Paul Kitterman, the 53-year-old father who went missing during halftime at Thursday's Denver Broncos-San Diego Chargers game, has been found safe, police said.
Denver Police made the announcement on their Twitter account: "DPD confirming that Paul Kitterman has been located and is safe after going missing from the Bronco Game." Later they added: "Paul Kitterman was located in Pueblo, Colorado. Again, he is unharmed. All questions should be directed to the family."
He was later relocated with his family, his stepson Jarod Tonneson confirmed.
Pueblo is about 115 miles south of Denver, and more than 200 miles from Kitterman's hometown of Kremmling, Colo.
Kitterman seemed to be happy and behaving normally before his disappearance Thursday night, his companions said, and told them that the experience of going to his first Broncos home game was "awesome."
Soon afterwards, he vanished.
Police let officials at Sports Authority Field dig through the game's surveillance footage, a process that began Monday, because of their expertise with the camera setups, Denver Police Department spokesman Sonny Jackson said Tuesday. Any intriguing moments on the tapes were to be flagged for police.
Kitterman was sitting with Tonneson after going to the game with friend Tia Bakke and another friend, who were sitting in a different section. He was last seen by his son when he left to go meet those friends around halftime.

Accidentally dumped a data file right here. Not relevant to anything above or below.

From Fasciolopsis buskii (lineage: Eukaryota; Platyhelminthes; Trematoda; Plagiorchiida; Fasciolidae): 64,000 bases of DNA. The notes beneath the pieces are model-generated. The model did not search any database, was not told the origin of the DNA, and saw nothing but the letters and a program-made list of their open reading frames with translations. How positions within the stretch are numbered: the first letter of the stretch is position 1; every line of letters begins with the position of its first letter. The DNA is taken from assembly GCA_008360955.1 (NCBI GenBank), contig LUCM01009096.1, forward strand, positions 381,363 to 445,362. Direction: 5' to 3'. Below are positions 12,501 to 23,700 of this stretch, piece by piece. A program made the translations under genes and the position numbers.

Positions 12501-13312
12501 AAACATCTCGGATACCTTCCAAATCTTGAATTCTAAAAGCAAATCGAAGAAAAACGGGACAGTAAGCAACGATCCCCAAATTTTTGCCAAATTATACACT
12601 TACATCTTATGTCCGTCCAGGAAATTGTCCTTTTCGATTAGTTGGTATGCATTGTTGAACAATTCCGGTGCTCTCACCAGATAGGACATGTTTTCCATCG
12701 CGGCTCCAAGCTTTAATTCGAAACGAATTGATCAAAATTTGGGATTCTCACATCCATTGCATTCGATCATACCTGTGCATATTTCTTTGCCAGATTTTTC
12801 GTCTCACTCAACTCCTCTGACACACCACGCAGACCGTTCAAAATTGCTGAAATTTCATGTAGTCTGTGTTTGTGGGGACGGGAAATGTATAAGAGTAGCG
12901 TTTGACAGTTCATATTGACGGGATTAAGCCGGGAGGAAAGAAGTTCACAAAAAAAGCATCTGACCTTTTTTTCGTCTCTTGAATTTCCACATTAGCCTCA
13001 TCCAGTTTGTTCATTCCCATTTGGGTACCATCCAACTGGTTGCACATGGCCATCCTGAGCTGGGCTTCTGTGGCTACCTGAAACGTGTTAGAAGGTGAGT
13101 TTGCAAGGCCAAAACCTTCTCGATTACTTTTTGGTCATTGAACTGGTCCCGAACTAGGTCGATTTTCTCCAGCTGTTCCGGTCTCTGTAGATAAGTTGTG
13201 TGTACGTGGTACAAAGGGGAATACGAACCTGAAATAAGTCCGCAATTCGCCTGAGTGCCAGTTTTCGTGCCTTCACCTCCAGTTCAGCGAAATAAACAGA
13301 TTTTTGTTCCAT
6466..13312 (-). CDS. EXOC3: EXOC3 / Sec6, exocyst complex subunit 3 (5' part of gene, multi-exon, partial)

Kitterman, a construction worker and ranch hand from Kremmling, did not have his cell phone or any credit cards -- and only had about $50 cash -- when he went to the game, Bakke told ABC News.
"He would never bail on his son or anyone, so by Friday night we knew something was really, really, wrong," Bakke told ABC News.
Police were not actively searching on foot for Kitterman because there was no indication a crime occurred, they said.
Besides the analysis of the surveillance footage, much of the search appeared to be in the hands of friends passing out fliers.
"We searched the stadium we have been going to hospitals," Tonneson said. "We have just been all over the place."
Tonneson, who also works as a construction worker, was one of Kitterman's few regular contacts in the area because Tonneson's parents and siblings live out of state, according to The Associated Press.
"He wouldn't just take off, you know?" Tonneson told the AP. "He wouldn't leave me there."
ABC News' Carol McKinley, Jennifer Metz and Johah Lustig contributed to this report.